Germany is a democratic socialist country. They generally understand the concept of, and power behind, socializing the necessities and allowing privatization of the luxuries. Here? Good luck getting the privatized necessity providers to lift one finger in the direction of action that benefits anyone but shareholders.

    Which brings me back to the Guttari quote above. I hear talk of “rational” people providing power and all those “irrational” idealists gumming up the works. What? The entire system is irrational — but oh, look at all those rational centrists staring down their nose at people who take serious issue with the irrational system within which ration reigns.

  2. Eric, thanks so much for your contributions to TSW. I love me a good political philosophy discussion and I agree with you that our issues reflect the larger political philosophy (I would say the economy is the outgrowth of the philosophy).

    As to the Germans, regardless of their understandings, they don’t seem to be making their climate targets and Merkel urged Biden to support a gas pipeline from Russia, which in retrospect doesn’t seem all that wise for climate nor national security. And those pesky Bavarians, who don’t want their forests converted to windfarms! It doesn’t seem to me that these issues (environmental) can be captured under “your socializing the necessities and privatizing the luxuries” framing.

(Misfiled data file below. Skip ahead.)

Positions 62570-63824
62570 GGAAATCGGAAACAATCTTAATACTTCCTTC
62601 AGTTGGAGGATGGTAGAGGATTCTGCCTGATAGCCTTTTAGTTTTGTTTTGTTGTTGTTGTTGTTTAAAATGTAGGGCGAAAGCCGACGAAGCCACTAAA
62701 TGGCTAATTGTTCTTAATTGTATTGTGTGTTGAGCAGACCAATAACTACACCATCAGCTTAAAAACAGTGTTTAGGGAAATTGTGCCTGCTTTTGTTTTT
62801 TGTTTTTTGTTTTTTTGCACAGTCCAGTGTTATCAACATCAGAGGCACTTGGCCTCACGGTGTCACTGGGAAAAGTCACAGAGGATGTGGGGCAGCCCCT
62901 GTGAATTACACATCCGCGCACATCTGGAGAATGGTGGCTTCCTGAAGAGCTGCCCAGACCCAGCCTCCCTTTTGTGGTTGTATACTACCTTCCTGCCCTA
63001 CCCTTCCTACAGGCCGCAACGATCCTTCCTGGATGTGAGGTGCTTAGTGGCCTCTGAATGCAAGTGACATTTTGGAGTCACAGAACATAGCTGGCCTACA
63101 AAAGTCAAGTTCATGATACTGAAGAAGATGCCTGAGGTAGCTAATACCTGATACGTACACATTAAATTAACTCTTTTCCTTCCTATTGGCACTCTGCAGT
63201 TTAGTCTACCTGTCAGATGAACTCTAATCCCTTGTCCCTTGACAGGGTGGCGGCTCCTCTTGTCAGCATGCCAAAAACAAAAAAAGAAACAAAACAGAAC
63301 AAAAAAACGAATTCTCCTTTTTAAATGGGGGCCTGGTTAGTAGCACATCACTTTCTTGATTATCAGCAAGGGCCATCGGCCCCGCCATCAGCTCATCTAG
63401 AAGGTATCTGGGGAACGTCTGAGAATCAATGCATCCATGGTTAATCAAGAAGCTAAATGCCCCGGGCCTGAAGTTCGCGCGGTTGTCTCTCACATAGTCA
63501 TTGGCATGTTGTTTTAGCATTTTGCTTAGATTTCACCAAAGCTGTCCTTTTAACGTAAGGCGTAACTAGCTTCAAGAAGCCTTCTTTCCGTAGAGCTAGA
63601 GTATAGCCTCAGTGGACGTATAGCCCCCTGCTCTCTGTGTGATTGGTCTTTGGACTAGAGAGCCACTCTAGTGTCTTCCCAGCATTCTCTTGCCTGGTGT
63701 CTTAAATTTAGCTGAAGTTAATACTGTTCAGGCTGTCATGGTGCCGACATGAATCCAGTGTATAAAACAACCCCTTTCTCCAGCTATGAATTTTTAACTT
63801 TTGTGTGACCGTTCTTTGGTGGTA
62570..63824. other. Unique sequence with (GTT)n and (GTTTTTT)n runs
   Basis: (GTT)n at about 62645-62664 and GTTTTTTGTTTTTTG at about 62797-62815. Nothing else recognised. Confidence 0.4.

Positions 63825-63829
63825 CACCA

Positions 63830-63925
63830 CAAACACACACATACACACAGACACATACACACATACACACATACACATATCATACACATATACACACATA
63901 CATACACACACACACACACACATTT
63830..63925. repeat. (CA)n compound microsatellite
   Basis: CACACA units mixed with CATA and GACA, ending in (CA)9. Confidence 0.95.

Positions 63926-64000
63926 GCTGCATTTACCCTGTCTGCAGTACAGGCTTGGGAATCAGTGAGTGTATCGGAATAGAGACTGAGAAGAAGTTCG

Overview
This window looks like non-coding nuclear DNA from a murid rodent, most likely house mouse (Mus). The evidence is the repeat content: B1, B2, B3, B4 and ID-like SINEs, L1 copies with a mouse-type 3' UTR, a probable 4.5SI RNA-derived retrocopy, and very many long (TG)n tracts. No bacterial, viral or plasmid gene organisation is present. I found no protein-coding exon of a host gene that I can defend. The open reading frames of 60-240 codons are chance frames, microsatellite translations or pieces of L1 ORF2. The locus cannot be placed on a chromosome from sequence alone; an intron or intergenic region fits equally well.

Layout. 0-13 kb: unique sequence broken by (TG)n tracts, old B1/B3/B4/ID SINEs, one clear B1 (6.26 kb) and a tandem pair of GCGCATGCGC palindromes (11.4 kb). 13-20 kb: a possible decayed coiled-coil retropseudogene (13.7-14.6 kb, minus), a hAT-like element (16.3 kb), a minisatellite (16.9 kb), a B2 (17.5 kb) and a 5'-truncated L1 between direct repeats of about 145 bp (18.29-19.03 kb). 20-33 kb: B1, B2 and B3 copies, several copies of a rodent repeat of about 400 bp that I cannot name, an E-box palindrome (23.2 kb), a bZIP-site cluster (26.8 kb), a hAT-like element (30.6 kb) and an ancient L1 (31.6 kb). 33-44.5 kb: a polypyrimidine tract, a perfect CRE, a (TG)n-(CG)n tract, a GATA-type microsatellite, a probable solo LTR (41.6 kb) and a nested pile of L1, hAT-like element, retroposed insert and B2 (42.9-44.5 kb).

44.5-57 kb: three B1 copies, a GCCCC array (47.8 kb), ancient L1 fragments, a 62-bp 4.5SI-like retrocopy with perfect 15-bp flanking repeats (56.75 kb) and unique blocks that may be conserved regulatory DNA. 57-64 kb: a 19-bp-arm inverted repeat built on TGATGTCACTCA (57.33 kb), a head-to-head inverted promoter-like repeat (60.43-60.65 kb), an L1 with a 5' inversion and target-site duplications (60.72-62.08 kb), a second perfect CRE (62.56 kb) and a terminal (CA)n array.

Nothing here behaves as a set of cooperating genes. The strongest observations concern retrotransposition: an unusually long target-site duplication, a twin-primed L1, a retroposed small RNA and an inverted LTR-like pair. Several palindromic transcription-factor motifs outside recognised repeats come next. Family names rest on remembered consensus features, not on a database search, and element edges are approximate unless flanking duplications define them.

I probably am even more a fan of the irrational than you..I’m the one who calls it the “so-called Enlightenment, after all.

    But aren’t we fans of “science” these days and isn’t science (supposed to be) rational? It seems to me that “following the science” and being irrational might be in conflict. But perhaps not.

    And I was not staring down my nose at the chatterati. They have a good gig. They get paid for writing- and if they turn out to be wrong, they just move on and hope no one notices. In fact, when I retired I think I became one (except for the getting paid part).

    I don’t stare down my nose at anybody, I don’t think, but I do disagree with them. And I think in California the chickens are coming home to roost.

  3. Yeah, I could have phrased the “staring down the nose” thing better. Didn’t mean it pointed straight at you. But, I think you understand the context.

    As to the rational/irrational, I encourage you to dig into Chaosophy a bit. I think you misread the quote. I am no fan of the irrational.
    The problem as I see it is that the rational (science) is so often put to work in service of the irrational. When we focus exclusively on the tool (science/rationality) without asking hard questions about what the tool is being used to construct, or maintain,(often irrational systems/policies) we make a mockery of the tool. After which, we successful tool users scratch our heads wondering why the anti-science camp is suddenly able to so easily discredit it. The tool has to be in service of something that truly makes life better for the majority of people.

    Take the CDC’s handling of the pandemic for example. Arguably, the tools of health science have been turned against the hoi polloi to get them back to work in an economic system that isn’t serving their needs. We could have used the Swiss cheese approach like the nations that have successfully kept deaths down. But no. We doubled down on the money making Pharma tools, ignoring historically tried and true science. Ration, serving the irrational. As a result, skepticism grows.